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Green Corner


 

 

 

An A-Z of the environment & issues

by Peter Hatswell

 

 

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photo: BioRegional Development GroupZ is for Zero Emission Developments (ZED)

 

National statistics show us that 50% of UK carbon emissions are due to the heating of buildings and the movement of people between them, that building occupants produce more landfill waste than any other source and that 20% of new building materials are thrown away during construction.

Many of you will have seen pictures of the housing scheme in Beddington, Surrey (the BedZED scheme) which was one of the first new estates to attempt to dramatically reduce emissions. This estate of 82 homes built in 2002, features many methods of waste control including super-thick insulation, wind powered ventilation, solar panels feeding an electric car pool, sky gardens, built-in shop and café, use of reclaimed building materials and a wood waste communal power generating system. (This system dries and burns tree prunings from the locality which would otherwise have been land-filled). All the homes are draught-sealed to a high standard and receive fresh dry preheated air through an exchanger in the natural ventilation system, recovering heat from extracted warm humid air from the kitchens and bathrooms.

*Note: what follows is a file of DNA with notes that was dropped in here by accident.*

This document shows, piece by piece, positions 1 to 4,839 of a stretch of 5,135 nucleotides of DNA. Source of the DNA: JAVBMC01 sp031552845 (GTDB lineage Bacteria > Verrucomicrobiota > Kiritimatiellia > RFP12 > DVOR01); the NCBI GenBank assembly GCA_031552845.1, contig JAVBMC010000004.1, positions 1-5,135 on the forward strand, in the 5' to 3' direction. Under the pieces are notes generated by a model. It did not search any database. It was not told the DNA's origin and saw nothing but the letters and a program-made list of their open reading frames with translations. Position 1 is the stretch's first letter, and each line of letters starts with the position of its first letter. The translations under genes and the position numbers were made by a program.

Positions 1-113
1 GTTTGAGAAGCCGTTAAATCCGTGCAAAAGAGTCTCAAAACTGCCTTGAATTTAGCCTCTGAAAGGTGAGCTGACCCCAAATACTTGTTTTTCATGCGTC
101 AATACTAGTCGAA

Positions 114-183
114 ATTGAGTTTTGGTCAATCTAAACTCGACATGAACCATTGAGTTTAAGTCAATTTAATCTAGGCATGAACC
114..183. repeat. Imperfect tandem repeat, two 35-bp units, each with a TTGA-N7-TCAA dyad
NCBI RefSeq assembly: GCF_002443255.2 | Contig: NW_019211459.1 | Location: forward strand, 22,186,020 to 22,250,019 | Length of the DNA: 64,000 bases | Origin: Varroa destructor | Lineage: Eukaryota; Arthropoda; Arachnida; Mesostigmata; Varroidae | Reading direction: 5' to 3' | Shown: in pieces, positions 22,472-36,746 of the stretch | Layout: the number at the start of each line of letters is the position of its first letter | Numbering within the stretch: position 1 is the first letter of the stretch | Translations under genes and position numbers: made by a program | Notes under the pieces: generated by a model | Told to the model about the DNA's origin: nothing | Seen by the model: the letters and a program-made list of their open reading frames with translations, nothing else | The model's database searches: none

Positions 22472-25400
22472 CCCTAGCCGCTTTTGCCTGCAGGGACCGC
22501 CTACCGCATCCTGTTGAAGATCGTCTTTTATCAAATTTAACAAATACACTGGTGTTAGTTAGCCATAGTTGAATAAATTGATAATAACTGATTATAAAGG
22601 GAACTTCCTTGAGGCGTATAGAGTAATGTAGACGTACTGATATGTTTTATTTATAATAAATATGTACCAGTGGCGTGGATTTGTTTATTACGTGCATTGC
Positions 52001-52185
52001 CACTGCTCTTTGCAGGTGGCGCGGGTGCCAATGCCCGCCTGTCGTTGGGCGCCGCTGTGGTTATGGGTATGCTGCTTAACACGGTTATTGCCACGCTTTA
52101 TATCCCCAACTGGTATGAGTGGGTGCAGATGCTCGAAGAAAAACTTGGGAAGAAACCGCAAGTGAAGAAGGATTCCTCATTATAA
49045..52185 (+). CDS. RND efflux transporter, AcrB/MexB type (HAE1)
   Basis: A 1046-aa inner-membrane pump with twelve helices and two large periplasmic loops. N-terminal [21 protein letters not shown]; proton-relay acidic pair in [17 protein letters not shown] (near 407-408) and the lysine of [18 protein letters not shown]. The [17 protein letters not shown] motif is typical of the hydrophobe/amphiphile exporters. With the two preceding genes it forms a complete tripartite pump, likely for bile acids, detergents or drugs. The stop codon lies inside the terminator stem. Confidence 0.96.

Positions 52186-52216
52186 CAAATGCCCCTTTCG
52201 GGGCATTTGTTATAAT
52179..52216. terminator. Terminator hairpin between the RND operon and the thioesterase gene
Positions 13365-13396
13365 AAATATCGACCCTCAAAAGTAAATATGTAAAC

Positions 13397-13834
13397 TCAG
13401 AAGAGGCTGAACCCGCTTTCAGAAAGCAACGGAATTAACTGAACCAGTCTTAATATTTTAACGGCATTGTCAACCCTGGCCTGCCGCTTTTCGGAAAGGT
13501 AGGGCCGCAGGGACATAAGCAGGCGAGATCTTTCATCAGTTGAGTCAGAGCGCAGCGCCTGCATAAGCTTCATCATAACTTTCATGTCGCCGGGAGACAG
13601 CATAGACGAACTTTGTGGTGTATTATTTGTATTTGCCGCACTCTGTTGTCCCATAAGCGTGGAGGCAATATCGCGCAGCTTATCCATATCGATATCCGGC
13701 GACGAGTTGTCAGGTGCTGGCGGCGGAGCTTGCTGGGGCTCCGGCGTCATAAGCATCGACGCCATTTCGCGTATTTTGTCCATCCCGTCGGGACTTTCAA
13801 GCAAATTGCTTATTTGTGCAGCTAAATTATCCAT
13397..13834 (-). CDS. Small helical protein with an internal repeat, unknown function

The optimum orientation of the houses to gain the maximum benefit from the sun is an aspect that should be considered in all new developments such as those planned by the Government to the north and west of our conurbation. Water consumption reductions of 50% were sought for BedZED with such simple changes such as mains pressurised showers rather than power showers, rainwater collection for garden watering and loo flushing, plus their own on site reed bed for cleaning foul water and recycling. The use of porous surfaces on hard-standing areas allows rainwater to soak into the soil rather than run off into local sewers.

Compared with current UK levels, the preliminary results showed a 45% reduction for heating water, 55% less electrical energy for cooking and lighting and a 60% fall in the mains water demand. The residents are proud of their special low energy homes and know that they are treading more lightly on our shared environment. 

 

Peter Hatswell

National

Friends of the Earth

 

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